Heat stroke may be deadly when a dog overheats and cannot cool down through panting. In such a situation, taking the right actions may save your pet’s life and lessen the likelihood that it will have long-term damage. Therefore, it’s critical to act immediately if your pet exhibits symptoms of a heat stroke. But do you know how to spot the signs of heatstroke in your pet and what to do about it?

What are the symptoms of canine heat stroke?

Heat stroke is a highly dangerous medical illness that, if left untreated, may result in irreversible organ damage and even death in animals. Pet owners sometimes don’t recognize that their dog is experiencing heat stroke until it’s too late. As a result, it’s critical to know the heat stroke signs to see if your pet starts to exhibit them. Below are a few typical symptoms of heatstroke in animals:

1. Heavily Panting

Dogs naturally pant to regulate their body temperatures. But if your dog is panting profusely and does not seem to slow down, it may signify that they are experiencing heat stroke. This can indicate that your pet is struggling to control its body temperature. 

You must reduce their body temperature by giving them water or applying a moist cloth to their fur. This may aid in cooling down and lessening the severity of heatstroke in your pet. However, taking your dog to a pet pharmacy for a check-up is necessary, especially when your dog has been panting profusely for more than a few minutes.

2. Excessive Drooling

Excessive drooling in dogs is an indication of heatstroke. Your dog may start producing excessive saliva to cool down since it will pant and have difficulty controlling its body temperature. Your pet may be overheated and need a cool place to relax if you notice that they drool more often than usual.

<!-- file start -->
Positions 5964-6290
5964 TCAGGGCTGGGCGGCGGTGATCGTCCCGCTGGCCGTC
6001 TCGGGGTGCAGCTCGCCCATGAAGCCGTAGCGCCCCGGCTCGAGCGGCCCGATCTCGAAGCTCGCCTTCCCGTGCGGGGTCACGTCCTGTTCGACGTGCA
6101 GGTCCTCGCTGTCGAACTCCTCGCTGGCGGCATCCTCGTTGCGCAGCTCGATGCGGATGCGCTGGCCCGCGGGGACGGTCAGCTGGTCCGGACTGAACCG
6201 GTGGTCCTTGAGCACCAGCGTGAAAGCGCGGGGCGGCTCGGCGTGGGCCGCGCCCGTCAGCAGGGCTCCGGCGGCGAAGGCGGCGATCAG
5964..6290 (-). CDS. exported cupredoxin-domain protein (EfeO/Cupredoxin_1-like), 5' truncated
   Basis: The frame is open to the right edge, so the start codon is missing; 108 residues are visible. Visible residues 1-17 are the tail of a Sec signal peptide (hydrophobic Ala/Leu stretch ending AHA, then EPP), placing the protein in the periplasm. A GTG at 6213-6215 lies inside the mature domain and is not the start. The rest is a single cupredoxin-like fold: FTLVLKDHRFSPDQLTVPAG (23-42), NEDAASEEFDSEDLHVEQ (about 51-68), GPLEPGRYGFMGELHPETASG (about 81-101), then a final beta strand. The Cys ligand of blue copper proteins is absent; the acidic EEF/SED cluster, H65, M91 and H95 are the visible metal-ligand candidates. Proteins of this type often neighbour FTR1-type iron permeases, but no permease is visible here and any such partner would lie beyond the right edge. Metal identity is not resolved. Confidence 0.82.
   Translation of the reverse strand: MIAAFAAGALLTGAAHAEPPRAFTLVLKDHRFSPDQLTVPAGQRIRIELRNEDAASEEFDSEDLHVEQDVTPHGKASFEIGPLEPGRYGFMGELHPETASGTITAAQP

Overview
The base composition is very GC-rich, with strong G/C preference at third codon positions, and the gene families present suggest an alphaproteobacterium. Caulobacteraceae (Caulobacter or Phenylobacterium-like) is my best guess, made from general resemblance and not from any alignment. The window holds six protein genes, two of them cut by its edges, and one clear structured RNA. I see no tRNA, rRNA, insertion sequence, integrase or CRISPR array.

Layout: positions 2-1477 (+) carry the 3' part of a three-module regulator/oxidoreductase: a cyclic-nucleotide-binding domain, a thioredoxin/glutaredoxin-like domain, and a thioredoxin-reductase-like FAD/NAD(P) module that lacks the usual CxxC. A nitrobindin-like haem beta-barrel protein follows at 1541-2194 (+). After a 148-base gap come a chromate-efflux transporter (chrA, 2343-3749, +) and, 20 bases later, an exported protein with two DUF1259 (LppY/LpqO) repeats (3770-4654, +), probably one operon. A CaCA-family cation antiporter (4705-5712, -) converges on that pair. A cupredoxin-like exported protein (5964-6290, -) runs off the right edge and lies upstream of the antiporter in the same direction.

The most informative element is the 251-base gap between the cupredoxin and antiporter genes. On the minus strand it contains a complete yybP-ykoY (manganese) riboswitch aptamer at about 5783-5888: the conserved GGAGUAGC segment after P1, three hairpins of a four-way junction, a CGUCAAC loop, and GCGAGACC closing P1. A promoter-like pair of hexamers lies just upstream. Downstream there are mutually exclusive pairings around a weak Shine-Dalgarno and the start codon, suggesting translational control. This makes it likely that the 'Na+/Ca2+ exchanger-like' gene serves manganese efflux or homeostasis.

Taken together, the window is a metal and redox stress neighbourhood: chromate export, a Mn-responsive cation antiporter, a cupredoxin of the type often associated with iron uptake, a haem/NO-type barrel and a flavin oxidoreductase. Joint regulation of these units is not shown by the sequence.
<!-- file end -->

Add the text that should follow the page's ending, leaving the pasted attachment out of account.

Additionally, you should limit your pet’s time outside during the warmest periods of the day and avoid keeping them in direct sunlight for too long. To prevent heat stroke when your pet is outside, ensure they have access to shade and enough cool water. It is also a good idea to groom your pet regularly and remove any excess fur or hair that could trap heat and make them too hot.

3. Difficulty Breathing

Heatstroke may aggravate lung inflammation and make breathing difficult for your pet. Move your pet to a cooler location as soon as you discover they are having trouble breathing, and give them a lot of water. They may breathe more easily, and their body temperature may be lowered. However, you should seek medical help if your pet doesn’t react rapidly to the cooler atmosphere or if their respiratory problems don’t improve. To ensure that your dog receives the most excellent care and treatment, you should take them to an animal hospital.

4. Lethargy and Loss of Appetite

Lethargy, a lack of interest in eating, and a general loss of vitality are signs of heatstroke in pets. These changes in your pet’s behavior should be closely monitored since they may indicate a severe problem. Your pet may require attention if it appears sluggish and loses its appetite after being previously vivacious and energetic. Be aware that it may be deadly if heat stroke is not treated immediately. Therefore it’s crucial to watch out for indications of discomfort in your pet and take appropriate action. You can check out some emergency veterinary services for your pet here.